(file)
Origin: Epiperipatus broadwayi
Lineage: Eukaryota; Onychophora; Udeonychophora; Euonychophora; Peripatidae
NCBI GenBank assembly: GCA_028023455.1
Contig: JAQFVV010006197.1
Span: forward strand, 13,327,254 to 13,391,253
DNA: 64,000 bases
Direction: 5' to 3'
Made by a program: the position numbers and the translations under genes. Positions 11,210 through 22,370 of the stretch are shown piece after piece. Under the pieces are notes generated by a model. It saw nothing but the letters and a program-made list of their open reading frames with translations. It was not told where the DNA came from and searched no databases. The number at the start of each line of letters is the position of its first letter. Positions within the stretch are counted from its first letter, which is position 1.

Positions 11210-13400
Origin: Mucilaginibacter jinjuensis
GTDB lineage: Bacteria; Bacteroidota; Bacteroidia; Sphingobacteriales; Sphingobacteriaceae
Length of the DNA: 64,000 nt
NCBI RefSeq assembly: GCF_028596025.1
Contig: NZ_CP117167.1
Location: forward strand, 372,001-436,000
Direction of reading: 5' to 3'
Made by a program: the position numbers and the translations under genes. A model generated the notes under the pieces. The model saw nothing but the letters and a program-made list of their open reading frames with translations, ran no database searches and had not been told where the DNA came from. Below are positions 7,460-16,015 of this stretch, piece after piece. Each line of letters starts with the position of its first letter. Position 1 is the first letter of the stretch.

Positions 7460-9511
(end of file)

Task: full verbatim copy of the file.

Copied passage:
Origin: Epiperipatus broadwayi
Lineage: Eukaryota; Onychophora; Udeonychophora; Euonychophora; Peripatidae
NCBI GenBank assembly: GCA_028023455.1
Contig: JAQFVV010006197.1
Span: forward strand, 13,327,254 to 13,391,253
DNA: 64,000 bases
Direction: 5' to 3'
Made by a program: the position numbers and the translations under genes. Positions 11,210 through 22,370 of the stretch are shown piece after piece. Under the pieces are notes generated by a model. It saw nothing but the letters and a program-made list of their open reading frames with translations. It was not told where the DNA came from and searched no databases. The number at the start of each line of letters is the position of its first letter. Positions within the stretch are counted from its first letter, which is position 1.

Positions 11210-13400
Origin: Mucilaginibacter jinjuensis
GTDB lineage: Bacteria; Bacteroidota; Bacteroidia; Sphingobacteriales; Sphingobacteriaceae
Length of the DNA: 64,000 nt
NCBI RefSeq assembly: GCF_028596025.1
Contig: NZ_CP117167.1
Location: forward strand, 372,001-436,000
Direction of reading: 5' to 3'
Made by a program: the position numbers and the translations under genes. A model generated the notes under the pieces. The model saw nothing but the letters and a program-made list of their open reading frames with translations, ran no database searches and had not been told where the DNA came from. Below are positions 7,460-16,015 of this stretch, piece after piece. Each line of letters starts with the position of its first letter. Position 1 is the first letter of the stretch.

Positions 7460-9511